Friday, October 15

I appreciate Rick Brady's encouraging post yesterday linking to my site. I think it's the first time anyone has said I write with "acumen." Too kind.

In the month or so since we each started our blogs, I've quickly come to respect Rick for his maturity and depth of insight. His grasp of such a wide variety of issues and his ability to find perspective are remarkable. More than anything, his humility in seeking to do far more than just generate traffic has been exemplary; indeed, I'm sure many of us low-traffic bloggers have found his posts regarding the roles of those in the blogosphere to be quite useful. And with all Rick has on his plate, I feel foolish complaining about not having enough time to blog.

I always feel a little awkward responding to compliments with more compliments because I'm afraid mine sound disingenuous, but please know that I write this sincerely.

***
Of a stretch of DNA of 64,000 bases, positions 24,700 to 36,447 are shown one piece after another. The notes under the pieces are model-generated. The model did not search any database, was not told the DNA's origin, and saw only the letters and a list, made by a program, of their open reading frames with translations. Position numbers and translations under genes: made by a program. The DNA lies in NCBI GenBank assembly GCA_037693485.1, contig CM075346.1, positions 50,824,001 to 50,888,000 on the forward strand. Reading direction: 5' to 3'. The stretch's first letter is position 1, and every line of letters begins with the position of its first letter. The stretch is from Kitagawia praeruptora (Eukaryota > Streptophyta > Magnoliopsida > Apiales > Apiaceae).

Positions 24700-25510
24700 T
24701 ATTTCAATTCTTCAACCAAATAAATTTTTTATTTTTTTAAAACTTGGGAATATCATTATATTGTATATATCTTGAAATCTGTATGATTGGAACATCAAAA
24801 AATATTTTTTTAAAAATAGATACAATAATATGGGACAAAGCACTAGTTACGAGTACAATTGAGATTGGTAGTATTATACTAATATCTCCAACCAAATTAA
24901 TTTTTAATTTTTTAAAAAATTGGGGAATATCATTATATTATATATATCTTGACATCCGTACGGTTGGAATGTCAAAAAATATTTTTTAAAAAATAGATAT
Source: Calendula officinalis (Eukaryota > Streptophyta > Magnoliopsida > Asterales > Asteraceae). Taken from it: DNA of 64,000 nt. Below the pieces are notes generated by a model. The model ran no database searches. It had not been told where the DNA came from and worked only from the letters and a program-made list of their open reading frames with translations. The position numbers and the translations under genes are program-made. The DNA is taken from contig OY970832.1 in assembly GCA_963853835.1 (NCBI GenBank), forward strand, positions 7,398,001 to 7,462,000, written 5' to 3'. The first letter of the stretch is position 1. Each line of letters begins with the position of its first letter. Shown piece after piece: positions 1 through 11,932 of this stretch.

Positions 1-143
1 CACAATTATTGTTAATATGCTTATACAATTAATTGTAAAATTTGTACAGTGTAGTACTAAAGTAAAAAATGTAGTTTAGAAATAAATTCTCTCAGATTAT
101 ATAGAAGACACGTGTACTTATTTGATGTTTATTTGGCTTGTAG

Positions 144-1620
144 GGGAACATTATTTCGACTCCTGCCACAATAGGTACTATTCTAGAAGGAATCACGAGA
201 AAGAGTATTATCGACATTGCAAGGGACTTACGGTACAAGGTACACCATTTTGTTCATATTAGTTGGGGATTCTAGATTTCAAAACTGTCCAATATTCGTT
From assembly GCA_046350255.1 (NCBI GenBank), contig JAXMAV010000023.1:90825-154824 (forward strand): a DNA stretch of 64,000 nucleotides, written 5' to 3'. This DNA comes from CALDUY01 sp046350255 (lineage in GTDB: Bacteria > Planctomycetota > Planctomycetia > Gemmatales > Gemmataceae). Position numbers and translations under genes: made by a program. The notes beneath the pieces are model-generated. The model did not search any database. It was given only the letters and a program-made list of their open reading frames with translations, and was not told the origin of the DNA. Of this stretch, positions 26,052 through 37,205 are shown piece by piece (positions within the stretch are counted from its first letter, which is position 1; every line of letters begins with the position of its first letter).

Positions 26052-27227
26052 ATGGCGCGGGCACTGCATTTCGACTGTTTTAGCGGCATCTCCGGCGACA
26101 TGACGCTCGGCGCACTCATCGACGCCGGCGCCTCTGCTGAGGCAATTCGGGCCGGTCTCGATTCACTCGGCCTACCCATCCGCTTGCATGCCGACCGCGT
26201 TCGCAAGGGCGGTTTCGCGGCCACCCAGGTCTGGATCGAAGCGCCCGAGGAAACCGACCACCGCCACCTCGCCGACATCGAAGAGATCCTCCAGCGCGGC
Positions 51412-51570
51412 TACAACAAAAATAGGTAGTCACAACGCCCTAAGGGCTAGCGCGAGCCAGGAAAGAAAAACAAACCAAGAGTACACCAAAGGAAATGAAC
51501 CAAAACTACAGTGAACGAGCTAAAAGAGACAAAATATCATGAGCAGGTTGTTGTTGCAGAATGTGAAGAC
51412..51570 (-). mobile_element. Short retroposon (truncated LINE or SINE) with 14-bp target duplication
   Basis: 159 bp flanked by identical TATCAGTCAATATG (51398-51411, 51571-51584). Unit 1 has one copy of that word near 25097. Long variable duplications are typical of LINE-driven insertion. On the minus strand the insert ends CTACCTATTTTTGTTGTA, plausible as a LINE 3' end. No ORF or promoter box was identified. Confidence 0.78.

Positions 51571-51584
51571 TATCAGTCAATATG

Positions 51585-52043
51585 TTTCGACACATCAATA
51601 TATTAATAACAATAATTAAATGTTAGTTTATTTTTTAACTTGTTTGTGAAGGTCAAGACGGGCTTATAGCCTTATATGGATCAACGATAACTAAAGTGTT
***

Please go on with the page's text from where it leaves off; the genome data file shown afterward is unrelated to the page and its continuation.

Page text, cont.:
Interesting post from Matt Crash yesterday. He hints at a forthcoming series, and I'm curious to see where this is going:

"The Church should not be an interest group. Yet when the civil war takes shape, we'll be caught in the middle. Who do we support? Rudy Guliani or Bill Frist? Rick Santorum or John McCain?"

I wish I had enough time to read all of the wise postings every day in the blogosphere, as there are surely many of them. There are a lot of good thoughts out there (and maybe a few not-so-good ones), and the value of this true marketplace of ideas is immeasurable.

Note the verse at in the heading of this site. I believe its concept applies to all manners of a genuine search for truth, and the blogosphere is a compelling illustration of this.

I submit that the blogosphere may never know a more exciting time than right now.

I'm not sure what shape the 'sphere will take over the coming years, and I'm not suggesting things are headed downhill. Over the past few years the blogging realm has boomed into something exciting and influential and, more surprising than anything, something amazingly well ordered.

It should be utter chaos, but genuine coherence and a remarkably refined code of ethics have emerged from the primordial soup of the Web.

I hate to be pessimistic, but I don't see how this can continue once people figure out how to make serious money off blogging. Thoughts?

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